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PepsiCo's Female CEO Says You Can't Be A Good Mom and Leader -- You Can

The renowned female CEO of PepsiCo, Indra Nooyi, admitted in an interview that she believes that career women can't be great moms as well. I couldn't disagree more -- here's why.
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The renowned female CEO of PepsiCo, Indra Nooyi, admitted in an interview that she believes that career women can't be great moms as well. I couldn't disagree more -- here's why.

There's no doubt that PepsiCo CEO Indra Nooyi, 58, is an incredible role model for young women -- she combines a stellar career with a solid marriage and two daughters.

But she made some very frank and surprising remarks about career and motherhood when she was interviewed at the Aspen Ideas Festival on June 30 by David Bradley, owner of the Atlantic Media Company.

Indra confessed that even though she has had a brilliant career, which continues to thrive, she doesn't "think women can have it all. I just don't think so. We pretend we have it all."

"Every day you have to make a decision about whether you are going to be a wife and mother," she explained.

Sadly, she even wonders, if you ask my daughters, "I'm not sure they will say that I've been a good mom," even though Indra says she tried to plan her life meticulously so that she could be a decent parent.

My heart broke when I read her words. Here is one of the most accomplished women in the world -- one of the 4.8 percent of women who have become the CEO of a Fortune 500 company -- and she is consumed by mommy guilt and wife guilt.

In fact, she also told her interviewer David Bradley that she would "die with guilt" when her daughters were in primary school.

Wow, this sounds pretty discouraging coming from one of the few American women who has broken through that very hard glass ceiling, doesn't it?

But while I'm totally sympathetic to Indra's feelings, I can't agree with her assertion that women can't be good moms and wives and fulfill their career passions. I do agree with her that you can't "have it all' everyday, and there is no ideal work/life balance for most moms, but I also think that Indra and many, many working moms hold themselves to impossible standards of motherhood perfection.

I have four children myself and have always had a demanding, high-pressure career. I admit, I am definitely not a "perfect" mom, whatever that means.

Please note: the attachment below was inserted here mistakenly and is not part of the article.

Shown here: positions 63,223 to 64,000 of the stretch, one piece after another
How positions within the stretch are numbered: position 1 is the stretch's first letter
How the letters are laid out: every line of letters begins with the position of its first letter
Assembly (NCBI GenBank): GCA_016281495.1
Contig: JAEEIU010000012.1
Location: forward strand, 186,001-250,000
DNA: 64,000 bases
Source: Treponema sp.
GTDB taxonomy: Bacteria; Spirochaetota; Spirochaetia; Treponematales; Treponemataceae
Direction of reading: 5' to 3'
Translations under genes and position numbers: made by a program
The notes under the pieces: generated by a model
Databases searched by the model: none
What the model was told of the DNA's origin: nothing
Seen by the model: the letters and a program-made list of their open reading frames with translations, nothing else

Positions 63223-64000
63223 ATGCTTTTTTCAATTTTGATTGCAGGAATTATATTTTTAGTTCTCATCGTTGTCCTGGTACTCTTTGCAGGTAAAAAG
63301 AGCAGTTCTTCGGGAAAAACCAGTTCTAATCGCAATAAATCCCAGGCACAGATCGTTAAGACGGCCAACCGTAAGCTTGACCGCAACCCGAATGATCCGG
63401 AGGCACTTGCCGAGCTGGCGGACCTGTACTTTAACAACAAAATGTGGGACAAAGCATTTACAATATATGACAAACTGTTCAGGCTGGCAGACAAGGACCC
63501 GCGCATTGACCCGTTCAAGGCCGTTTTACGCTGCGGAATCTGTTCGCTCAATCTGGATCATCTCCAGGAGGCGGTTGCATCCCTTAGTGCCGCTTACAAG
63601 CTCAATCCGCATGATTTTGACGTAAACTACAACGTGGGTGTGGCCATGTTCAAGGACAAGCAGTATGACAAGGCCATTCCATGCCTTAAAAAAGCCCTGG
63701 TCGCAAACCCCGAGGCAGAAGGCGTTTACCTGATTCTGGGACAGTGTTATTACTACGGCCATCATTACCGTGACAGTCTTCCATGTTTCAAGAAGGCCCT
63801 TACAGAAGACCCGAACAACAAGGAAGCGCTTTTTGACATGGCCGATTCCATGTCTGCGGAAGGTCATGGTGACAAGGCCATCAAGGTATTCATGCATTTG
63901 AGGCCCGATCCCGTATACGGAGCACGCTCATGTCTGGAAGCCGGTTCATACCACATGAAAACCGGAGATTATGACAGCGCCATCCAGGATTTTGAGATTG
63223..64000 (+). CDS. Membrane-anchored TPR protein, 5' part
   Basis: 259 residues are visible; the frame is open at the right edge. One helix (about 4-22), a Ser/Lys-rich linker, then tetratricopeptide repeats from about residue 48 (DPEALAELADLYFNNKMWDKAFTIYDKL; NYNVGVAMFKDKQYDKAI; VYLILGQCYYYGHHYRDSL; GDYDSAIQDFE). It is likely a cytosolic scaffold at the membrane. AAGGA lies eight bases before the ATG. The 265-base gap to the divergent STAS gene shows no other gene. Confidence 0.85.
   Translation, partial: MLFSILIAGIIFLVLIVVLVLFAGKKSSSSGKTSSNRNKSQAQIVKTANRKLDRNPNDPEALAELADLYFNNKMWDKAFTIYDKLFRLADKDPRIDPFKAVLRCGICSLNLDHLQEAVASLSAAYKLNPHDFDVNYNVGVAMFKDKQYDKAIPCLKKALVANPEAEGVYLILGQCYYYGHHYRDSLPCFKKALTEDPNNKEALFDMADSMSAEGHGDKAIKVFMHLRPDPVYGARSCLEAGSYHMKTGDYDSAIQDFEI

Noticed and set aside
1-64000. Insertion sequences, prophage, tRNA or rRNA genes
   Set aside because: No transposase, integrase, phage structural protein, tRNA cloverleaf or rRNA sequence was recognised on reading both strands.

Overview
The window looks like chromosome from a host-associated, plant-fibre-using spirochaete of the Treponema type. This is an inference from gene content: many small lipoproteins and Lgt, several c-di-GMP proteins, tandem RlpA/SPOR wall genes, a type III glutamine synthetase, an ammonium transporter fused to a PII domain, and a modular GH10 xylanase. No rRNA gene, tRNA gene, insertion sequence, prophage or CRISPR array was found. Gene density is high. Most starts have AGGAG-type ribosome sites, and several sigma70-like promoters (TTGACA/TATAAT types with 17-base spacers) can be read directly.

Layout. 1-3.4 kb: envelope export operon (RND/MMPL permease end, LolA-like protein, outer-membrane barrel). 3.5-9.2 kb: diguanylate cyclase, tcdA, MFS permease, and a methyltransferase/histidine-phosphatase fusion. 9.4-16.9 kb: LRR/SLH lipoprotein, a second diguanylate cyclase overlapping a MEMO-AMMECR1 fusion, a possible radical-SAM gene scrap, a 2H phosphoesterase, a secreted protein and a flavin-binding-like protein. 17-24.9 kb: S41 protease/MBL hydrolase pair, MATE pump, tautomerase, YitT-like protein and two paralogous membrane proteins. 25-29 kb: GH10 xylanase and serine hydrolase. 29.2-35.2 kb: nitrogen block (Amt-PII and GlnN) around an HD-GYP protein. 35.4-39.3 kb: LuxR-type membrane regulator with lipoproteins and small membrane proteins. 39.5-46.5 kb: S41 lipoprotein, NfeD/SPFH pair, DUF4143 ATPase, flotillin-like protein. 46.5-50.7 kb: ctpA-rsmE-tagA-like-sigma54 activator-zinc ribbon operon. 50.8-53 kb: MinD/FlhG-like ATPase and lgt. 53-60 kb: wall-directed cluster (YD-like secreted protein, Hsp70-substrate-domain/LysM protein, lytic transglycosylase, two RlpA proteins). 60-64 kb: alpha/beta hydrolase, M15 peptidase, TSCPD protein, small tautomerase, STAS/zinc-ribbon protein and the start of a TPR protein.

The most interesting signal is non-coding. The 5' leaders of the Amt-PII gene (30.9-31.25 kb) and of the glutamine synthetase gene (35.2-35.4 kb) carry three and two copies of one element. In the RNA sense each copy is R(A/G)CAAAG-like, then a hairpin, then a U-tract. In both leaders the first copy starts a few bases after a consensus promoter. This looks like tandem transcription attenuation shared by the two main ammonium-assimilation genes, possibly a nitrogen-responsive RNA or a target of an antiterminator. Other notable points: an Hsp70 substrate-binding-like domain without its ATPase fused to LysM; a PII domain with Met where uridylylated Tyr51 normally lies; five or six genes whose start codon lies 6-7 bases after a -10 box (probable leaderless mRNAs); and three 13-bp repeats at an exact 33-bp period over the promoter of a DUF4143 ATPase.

The question is, what is a "perfect" mom? Are we only perfect moms if we are at home most hours of the day to tie every shoelace, kiss every booboo and go to Mommy & Me play groups?

Indra told her audience that she would "die with guilt" because she wasn't able to attend weekly Wednesday morning "class coffees" with the other mothers.

"I missed most class coffees. My daughter would come home and she would list of all the mothers that were there and say, 'You were not there, mom,'" Indra related.

Indra felt so terrible about her absences that she went to the extent of calling her daughter's school and getting a list of mothers that were not there each week. After the call, she would tell her daughter, "Ah ha, Mrs. Redd wasn't there. Mrs. So-and-so wasn't there. So I'm not the only bad mother."

Well, Indra -- you weren't a bad mother, even though your daughter was upset that you rarely made it to a class coffee.

I bet that your two daughters have grown up to be smart, accomplished, and highly-directed young women who are very proud of YOU, their CEO mom.

You don't have to be with your children every minute of the day to be a loving and involved parent who gives her children values and positive direction in life.

There's not one study that has proven that stay-at-home moms produce healthier, happier children than those raised by working moms.

Indra, as a mother, you led your children by example. Your work ethic and your commitment to your family were all deeply important in raising your daughters to have self-esteem and their own life goals.

I bet that you gave that to them in spades -- and that makes you a great mom.

Plus, think about the advantages that you were able to give your children by working. They were able to go to college without being burdened by crushing loans. And you were no doubt able to expose them to travel and to a whole host of experiences that they may never have had if you had not been a career woman.

Indra, think about the millions of working mothers and wives who have to work to help support their families. And I'm talking about millions of middle class families. Most American families are not members of the financially blessed 1 or 2 percent.

Most American mom's incomes are critical to the economic survival of their families. The very act of their working can't make them bad mothers. In fact, they'd be bad mothers if they didn't help pay the mortgage and the bills so that their children could have safe and secure lives.

Is a mom really "perfect" if she bakes cookies, play dolls on the floor for hours and goes to "class coffees?"

Dads can be great and not do those things. As working mothers, we all struggle to do our very best. I've raced home mid-day for a class play or parent-teacher conference, have edited school essays on business trips and faxed them home and I've run to the store to buy Halloween costumes instead of making them.

Nevertheless, my kids have managed to end up grounded and focused -- and two of them, have even become responsible adults now.

Indra, we don't have to be "perfect" to be good moms, good wives and also good business leaders. And you know what, our kids don't want to have to be perfect, either. Now, THAT would be too great a burden!

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